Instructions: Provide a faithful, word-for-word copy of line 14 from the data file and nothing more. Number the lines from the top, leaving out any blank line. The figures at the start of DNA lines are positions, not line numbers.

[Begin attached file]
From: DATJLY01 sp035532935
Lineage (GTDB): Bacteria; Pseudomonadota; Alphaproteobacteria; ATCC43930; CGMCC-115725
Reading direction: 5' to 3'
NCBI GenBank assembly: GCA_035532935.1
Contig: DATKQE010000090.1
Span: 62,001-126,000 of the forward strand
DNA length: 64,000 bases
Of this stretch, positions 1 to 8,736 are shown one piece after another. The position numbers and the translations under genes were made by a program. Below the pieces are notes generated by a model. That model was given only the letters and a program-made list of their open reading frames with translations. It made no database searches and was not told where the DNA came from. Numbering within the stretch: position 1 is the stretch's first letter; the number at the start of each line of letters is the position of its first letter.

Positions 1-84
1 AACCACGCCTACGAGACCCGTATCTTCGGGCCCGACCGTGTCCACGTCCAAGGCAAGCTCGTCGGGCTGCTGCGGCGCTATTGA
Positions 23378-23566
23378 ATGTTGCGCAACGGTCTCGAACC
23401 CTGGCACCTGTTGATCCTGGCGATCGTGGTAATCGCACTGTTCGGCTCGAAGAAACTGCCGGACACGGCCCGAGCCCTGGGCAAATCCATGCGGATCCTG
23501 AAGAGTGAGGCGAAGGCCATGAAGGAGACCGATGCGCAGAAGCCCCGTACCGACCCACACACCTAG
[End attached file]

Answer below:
23501 AAGAGTGAGGCGAAGGCCATGAAGGAGACCGATGCGCAGAAGCCCCGTACCGACCCACACACCTAG